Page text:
Like many retailers, Mark Giarrusso didn't need the government to tell him the economy was in a recession. He could tell by what he calls his "shower curtain index."
"Our shower curtain business is like our canary in the coal mine," he says. "Because the first thing people need when they move into a new apartment is a shower curtain."
Giarrusso runs Bowl & Board, a family-owned chain of housewares stores in New England. The stores are strategically placed in high-traffic, high-turnover areas filled with young professionals. In a healthy economy, shower curtains have always sold by the hundreds. But a few months ago, he says, shower curtain sales took a nose dive.
"All of a sudden, it just froze. It stopped," says Giarrusso. "There's just no turnover. People aren't moving. They're scared. And it's like a heads-up. When shower curtains aren't selling anymore, I know everything else is going to slow down, too."
A Family-Owned Chain
Giarrusso says it's the bleakest moment he can recall since his father opened the first Bowl & Board in Cambridge, Mass., which recently relocated to a location in Somerville that charges lower rent. The business became an institution in Harvard Square by selling its eclectic mix of earthy and trendy housewares. It spawned other stores in Massachusetts â€” in Brookline, Martha's Vineyard â€” as well as one in Providence, R.I.
"I remember we were always running," says Giarrusso, recalling when business was brisker. "We had two people on each register, and another person just running to the basement for stock. And you were always stressed: 'Can I help you, can I help you, can I help you?' "
Today, it's a totally different story.
"You just kind of stand around," says store manager Mara Delarossa. "It's hard to keep the energy going and stay motivated."
Giarrusso tries to compensate for the emptiness by pumping up the volume of music.
A 'Good News Sale'
In an effort to boost sales â€” and morale â€” Giarrusso has launched a new promotion he calls the "Good News Sale."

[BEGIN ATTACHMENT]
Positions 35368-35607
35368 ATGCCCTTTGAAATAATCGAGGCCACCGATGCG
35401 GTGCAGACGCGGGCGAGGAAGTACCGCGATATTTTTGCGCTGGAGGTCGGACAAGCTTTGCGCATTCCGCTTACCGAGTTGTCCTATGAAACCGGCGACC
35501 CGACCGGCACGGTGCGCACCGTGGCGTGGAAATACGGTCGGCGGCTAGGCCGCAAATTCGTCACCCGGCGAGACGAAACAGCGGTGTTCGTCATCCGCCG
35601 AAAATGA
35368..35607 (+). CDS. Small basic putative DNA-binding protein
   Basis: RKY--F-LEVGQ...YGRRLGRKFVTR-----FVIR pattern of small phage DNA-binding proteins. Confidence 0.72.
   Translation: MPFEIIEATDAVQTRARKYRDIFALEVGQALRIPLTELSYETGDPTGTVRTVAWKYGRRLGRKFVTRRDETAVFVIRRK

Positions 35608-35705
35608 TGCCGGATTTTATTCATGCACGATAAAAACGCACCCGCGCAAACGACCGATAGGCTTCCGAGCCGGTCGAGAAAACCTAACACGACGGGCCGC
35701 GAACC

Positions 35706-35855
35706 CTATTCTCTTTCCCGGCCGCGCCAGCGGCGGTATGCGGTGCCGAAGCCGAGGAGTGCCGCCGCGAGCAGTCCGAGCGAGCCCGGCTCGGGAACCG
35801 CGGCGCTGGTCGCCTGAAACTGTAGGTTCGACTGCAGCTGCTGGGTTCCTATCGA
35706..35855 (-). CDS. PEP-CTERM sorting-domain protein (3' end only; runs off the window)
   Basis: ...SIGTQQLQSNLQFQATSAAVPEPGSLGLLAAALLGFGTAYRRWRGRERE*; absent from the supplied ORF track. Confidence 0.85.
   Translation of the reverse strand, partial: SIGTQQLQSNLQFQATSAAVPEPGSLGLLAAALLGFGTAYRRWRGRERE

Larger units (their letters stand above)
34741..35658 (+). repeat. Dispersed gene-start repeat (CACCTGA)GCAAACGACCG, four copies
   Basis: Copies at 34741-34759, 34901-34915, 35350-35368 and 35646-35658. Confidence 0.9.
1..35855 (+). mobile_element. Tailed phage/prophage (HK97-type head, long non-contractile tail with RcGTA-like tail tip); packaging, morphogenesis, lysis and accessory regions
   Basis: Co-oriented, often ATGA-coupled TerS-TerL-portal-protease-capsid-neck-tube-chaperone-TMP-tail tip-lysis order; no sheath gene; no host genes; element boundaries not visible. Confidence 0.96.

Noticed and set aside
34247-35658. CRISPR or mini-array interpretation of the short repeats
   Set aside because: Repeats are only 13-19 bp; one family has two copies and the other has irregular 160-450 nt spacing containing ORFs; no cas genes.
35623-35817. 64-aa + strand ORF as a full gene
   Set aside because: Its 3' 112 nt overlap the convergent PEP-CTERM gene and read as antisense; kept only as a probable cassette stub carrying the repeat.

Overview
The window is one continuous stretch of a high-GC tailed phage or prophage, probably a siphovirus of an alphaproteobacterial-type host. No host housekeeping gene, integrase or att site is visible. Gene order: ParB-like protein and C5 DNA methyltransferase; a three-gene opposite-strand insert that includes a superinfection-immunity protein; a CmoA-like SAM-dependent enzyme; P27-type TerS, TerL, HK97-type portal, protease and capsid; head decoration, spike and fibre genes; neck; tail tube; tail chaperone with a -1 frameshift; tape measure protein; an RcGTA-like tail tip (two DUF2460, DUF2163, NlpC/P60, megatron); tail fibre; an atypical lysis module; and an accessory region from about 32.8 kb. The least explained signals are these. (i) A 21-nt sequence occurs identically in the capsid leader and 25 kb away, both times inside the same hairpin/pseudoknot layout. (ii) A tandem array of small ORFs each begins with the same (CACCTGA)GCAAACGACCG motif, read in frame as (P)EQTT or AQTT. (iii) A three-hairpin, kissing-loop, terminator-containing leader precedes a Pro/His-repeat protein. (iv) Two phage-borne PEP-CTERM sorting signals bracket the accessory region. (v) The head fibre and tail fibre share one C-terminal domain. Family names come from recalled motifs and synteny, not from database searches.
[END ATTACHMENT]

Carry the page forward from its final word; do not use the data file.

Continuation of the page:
"Anyone who comes in and shares a piece of good news can get 10 percent off their purchases," he explains. The happy headlines posted at the register include the following: "My brother-in-law is cancer free"; "My dog doesn't limp anymore"; "My bathroom scale broke"; and "Obama won!"
But the business news at Bowl & Board is bad. Sales have decreased by 30 percent. And Giarrusso has cut to the bone, reducing the number of employees and slashing health insurance. He's even started giving customers their purchases without a bag, figuring that'll save him about $20,000 a year.
But even with all of his cost cutting, Giarrusso is in trouble. He's seriously behind on rent at two of his three stores (his sister owns the fourth location). And he's late with payments to many of his vendors, who are now refusing to sell him more product until he pays up.
"We're at a very dangerous moment where our lack of inventory is starting to affect sales," he says.
Close The Doors Or Diversify?
The prospect of closing is one that has kept Giarrusso up at night. His Brookline store is hemorrhaging money. But Giarrusso doesn't even want to think about shuttering or shrinking the family business that his dad built from scratch.
"I've got five brothers and sisters to answer to â€” and my dad," he says. "Someone's got to keep Bowl & Board going."
Giarrusso is also trying to bolster business with custom orders. He's got a pile of them on his desk. One customer wants a butcher block cart cut 2 inches smaller; another wants electric lights installed in a glass cupboard.
A trained cabinet maker, Giarrusso can do it all in the shop he has set up in the basement of his store. It's a huge investment of time and energy, and something he would not have bothered with in previous years. But now, Giarrusso says he will do almost anything to make a sale.
As it gets closer to Christmas, however, Giarrusso's jaunty manner is starting to wane. The landlords have just raised his rent by 30 percent in Brookline, and he is locked into a four-year lease.
"They are charging too much money for what it is. Only a cell phone store could justify that kind of rent, or a bank. And the banks are the ones being bailed out. That's what's frustrating," he says.
Giarrusso has been trying to negotiate with his landlords, asking them to give him a break on the rent. But so far, they're unwilling to budge.
If the landlords don't cut him some slack, Giarrusso says, he will have to close right after Christmas. He has already told his real estate agent to start looking for another tenant to take over his lease.
Just outside his real estate agent's office, as if on cue, Giarrusso's BlackBerry buzzes with an e-mail that has been making the rounds in the retail business community: It's a list of several megachains who are all closing stores or filing for bankruptcy, including Ann Taylor, the Gap and Circuit City.
It distressing but, oddly, also reassuring for him.
"It makes me feel better," Giarrusso says. "Because, you know, you always think you did something wrong personally. You question yourself, and you're always wondering. But this tells me it's not just me."
Giarrusso is hoping the big box stores' closings will mean more customers for little guys like him, and that he'll be able to stay open. It may happen. But even Giarrusso says you wouldn't really want to bet the store on it.